• Your pain and suffering.
  • Emotional distress or trauma.
  • Loss of earnings – if you need time off work to recover.

How much compensation you receive will depend on how much the incident affects your livelihood. This includes the severity of your injuries and how long it will take to make a full recovery.

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Discover the importance of the right holiday insurance, common travel pitfalls and how our travel law team can help if you’re injured abroad.

The Athens Convention

Cruise ships often travel on international waters, so you won’t necessarily be protected by UK laws. Instead, the Athens Convention is designed to protect passengers at sea and deal with any compensation claims against carriers.

This means if you are injured or fall ill while on board a ship, there are laws and conventions in place to protect you. The Athens Convention is in place to ensure you can obtain the compensation you’re entitled to and seek justice for any pain and suffering faced.

For a compensation claim to be successful, you will need to prove that the carrier was at fault. You will also need to start the claim process within two years of the incident.

Our holiday law experience

Cruise ship accident claims can be complex and specialist legal advice is often needed.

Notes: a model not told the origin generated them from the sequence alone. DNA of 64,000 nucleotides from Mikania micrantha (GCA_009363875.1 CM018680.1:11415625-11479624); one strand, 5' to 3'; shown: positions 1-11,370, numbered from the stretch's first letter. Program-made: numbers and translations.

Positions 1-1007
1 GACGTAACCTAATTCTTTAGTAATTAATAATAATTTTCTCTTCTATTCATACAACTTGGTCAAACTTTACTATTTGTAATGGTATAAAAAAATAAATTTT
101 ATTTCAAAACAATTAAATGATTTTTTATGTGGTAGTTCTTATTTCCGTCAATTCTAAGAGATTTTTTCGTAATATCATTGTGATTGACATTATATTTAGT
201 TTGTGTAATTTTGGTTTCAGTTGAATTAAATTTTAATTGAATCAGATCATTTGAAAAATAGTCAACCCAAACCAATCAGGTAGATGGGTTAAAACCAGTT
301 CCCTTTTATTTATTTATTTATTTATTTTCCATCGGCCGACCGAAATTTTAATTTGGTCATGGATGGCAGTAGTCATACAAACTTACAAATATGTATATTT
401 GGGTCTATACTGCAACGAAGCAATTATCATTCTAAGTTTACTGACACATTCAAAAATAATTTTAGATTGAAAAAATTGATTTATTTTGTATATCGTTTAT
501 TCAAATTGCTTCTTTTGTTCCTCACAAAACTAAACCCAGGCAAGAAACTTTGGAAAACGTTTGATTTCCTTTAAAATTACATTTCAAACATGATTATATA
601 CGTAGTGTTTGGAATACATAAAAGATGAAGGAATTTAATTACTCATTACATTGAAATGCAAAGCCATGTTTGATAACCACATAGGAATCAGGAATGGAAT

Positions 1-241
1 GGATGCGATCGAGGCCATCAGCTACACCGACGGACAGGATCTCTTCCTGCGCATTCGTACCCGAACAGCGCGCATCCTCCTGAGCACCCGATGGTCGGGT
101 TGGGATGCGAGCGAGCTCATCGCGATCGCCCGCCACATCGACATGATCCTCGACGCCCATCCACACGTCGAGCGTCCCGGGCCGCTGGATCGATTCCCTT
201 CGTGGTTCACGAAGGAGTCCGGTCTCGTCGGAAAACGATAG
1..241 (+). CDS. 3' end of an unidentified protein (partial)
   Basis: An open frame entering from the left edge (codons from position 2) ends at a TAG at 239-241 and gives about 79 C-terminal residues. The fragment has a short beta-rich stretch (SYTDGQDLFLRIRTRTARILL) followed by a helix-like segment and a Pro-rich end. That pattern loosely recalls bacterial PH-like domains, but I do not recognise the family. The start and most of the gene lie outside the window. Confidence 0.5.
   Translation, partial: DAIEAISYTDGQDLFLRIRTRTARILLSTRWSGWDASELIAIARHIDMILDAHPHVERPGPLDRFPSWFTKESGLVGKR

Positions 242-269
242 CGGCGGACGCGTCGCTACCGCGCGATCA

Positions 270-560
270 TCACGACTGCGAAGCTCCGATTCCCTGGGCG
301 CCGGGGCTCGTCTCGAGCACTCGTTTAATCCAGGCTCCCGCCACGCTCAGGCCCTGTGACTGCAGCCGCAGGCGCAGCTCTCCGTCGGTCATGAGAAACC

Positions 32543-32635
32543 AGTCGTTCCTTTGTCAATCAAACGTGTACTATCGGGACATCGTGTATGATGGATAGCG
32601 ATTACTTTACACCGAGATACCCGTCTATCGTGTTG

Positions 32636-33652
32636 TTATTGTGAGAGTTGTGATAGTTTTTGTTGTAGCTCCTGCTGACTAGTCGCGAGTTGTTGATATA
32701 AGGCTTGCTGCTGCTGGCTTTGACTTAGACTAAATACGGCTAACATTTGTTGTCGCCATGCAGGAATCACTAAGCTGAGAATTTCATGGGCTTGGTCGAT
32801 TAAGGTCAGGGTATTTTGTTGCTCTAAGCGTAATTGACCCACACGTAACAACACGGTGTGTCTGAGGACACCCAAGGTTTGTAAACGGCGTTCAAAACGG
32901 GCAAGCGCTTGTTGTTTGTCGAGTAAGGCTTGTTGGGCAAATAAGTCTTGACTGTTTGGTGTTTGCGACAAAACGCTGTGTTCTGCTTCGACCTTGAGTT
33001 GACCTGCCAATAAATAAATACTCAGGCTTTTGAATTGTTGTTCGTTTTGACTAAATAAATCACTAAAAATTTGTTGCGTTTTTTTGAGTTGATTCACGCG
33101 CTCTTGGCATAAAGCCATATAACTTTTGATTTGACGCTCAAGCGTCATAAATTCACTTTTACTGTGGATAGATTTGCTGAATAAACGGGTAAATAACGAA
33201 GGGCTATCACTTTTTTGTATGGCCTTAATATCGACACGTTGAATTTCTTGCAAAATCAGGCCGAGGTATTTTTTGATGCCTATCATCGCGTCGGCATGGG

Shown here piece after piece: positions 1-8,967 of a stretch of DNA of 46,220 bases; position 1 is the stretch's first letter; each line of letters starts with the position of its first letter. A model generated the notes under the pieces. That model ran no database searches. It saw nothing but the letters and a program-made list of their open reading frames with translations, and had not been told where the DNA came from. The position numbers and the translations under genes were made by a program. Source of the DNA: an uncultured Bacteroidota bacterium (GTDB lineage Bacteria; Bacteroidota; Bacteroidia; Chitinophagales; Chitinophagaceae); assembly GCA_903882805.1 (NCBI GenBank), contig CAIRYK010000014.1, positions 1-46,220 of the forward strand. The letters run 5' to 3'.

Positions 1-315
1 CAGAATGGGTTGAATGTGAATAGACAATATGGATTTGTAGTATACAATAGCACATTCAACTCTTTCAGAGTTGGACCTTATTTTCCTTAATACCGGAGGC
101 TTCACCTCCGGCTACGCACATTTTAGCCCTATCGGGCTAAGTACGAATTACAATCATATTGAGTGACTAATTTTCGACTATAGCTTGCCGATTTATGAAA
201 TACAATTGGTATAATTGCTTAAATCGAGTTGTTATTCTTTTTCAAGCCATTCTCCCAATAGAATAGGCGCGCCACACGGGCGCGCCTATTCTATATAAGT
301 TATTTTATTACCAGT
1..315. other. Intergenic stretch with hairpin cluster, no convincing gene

Our expert team of travel solicitors have helped hundreds of passengers who have suffered injuries and illnesses on board cruise ships through no fault of their own. We take the time to understand your experience, supporting in a sympathetic manner to provide detailed and tailored advice relevant to your claim.

The types of cases our specialist cruise ship injury solicitors have handled includes for:

  • Slips and trips on board and disembarking cruise liners.
  • Illness claims for food poisoning and norovirus outbreaks.
  • Excursion accidents.

Check out our holiday and overseas travel claims page for more details on how we’ve helped travellers far and wide.

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Cruise ship claims: FAQs

How do I make a cruise ship claim?